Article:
You thought that you were alone but I caught your bullet just in time

Annie Heckman is an artist based in Chicago, Illinois. Her work explores mortality and afterlife ideologies through sculptural animation installations and works on paper. In a recent post on her blog she writes of her joy upon receiving her laser cut paper bones for her sculpture in progress “You thought that you were alone but I caught your bullet just in time”
You thought that you were alone but I caught your bullet just in time

It is always interesting to see the way artists approach and apply materials and technologies of manufacture. With utility and function taken out of the design equation, artists such as Heckmann can help inspire us with new ways of approaching materials and processes, while at the same time guiding us to ponder our inevitable mortality.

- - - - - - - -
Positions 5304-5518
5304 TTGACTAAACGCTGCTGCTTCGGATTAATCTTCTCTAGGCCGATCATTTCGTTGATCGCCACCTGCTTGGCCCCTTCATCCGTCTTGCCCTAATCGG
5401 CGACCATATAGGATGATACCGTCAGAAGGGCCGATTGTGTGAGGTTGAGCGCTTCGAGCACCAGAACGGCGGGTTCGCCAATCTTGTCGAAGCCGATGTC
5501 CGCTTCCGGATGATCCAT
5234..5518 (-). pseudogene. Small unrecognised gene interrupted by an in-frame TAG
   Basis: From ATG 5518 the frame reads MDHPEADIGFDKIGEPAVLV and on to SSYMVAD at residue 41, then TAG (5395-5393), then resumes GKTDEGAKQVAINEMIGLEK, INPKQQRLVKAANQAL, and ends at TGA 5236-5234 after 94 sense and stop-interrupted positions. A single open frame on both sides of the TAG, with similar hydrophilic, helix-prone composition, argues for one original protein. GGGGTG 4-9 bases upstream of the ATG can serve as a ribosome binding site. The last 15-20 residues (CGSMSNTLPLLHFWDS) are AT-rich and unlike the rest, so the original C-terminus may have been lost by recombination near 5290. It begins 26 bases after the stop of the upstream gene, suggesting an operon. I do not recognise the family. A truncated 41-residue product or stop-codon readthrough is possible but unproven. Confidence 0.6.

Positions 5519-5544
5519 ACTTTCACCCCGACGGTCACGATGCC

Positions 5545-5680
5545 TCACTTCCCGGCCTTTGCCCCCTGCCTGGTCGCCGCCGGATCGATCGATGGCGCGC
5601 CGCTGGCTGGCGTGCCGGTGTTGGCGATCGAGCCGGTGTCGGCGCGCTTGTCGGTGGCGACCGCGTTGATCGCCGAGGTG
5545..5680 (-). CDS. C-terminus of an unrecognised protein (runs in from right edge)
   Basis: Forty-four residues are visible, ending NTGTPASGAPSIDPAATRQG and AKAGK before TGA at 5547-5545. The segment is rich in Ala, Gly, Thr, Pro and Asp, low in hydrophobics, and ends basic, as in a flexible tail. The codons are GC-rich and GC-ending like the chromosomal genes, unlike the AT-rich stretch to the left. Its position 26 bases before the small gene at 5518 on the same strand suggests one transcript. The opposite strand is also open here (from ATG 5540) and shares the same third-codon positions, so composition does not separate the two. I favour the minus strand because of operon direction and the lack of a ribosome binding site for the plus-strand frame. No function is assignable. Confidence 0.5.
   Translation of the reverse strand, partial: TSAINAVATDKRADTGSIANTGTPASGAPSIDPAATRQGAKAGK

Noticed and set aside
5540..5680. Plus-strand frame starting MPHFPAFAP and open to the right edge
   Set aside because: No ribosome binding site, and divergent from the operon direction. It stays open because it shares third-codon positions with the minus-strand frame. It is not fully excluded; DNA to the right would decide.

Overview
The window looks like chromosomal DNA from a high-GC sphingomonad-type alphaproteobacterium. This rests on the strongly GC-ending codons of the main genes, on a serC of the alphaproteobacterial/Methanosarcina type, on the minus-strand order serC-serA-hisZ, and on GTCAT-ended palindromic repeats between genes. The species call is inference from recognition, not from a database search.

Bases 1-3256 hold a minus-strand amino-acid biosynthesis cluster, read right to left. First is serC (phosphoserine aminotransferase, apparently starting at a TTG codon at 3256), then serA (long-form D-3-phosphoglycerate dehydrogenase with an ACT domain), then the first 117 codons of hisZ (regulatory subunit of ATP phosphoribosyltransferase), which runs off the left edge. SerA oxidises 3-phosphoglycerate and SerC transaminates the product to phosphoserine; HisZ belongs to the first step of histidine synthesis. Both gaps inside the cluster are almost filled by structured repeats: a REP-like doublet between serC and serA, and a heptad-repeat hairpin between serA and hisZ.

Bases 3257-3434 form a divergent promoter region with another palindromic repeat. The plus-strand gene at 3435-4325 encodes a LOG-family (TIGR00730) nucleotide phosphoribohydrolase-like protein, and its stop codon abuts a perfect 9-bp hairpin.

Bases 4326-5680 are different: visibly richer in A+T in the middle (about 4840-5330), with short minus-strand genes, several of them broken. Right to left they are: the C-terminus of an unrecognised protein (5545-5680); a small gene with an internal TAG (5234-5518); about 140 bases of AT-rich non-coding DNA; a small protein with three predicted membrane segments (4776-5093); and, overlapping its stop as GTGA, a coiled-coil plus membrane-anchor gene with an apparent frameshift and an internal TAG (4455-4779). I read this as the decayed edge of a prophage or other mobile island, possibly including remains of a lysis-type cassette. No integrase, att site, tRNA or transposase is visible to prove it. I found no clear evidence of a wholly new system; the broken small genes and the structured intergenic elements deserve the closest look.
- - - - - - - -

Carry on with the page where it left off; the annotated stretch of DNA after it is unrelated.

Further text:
2 Responses to “You thought that you were alone but I caught your bullet just in time”

  1. Jon Says:

    Interesting… though I prefer to reflect upon the afterlife once I get there, otherwise, I feel I will be thoroughly unimpressed.

    Jon
    http://WoodMarvels.com – Create Unique Memories

  2. Annie Heckman Says:

    Hey Duann, Thanks for the mention – I just caught this on my Google alerts. The laser cutting process has made this SO much smoother and allowed me to focus on the parts of the process where showing my hand actually counts (like the drawing part), instead of struggling through making all these tiny cuts. I’m using a company called Pololu in Las Vegas and they’ve been great, really accommodating and willing to handle clumsy shipments of watercolor paper. And Jon – I agree, I actually don’t believe in a hereafter, but I think the ideas and images we build up around its possibility are pretty wild and fascinating. I enjoyed your site!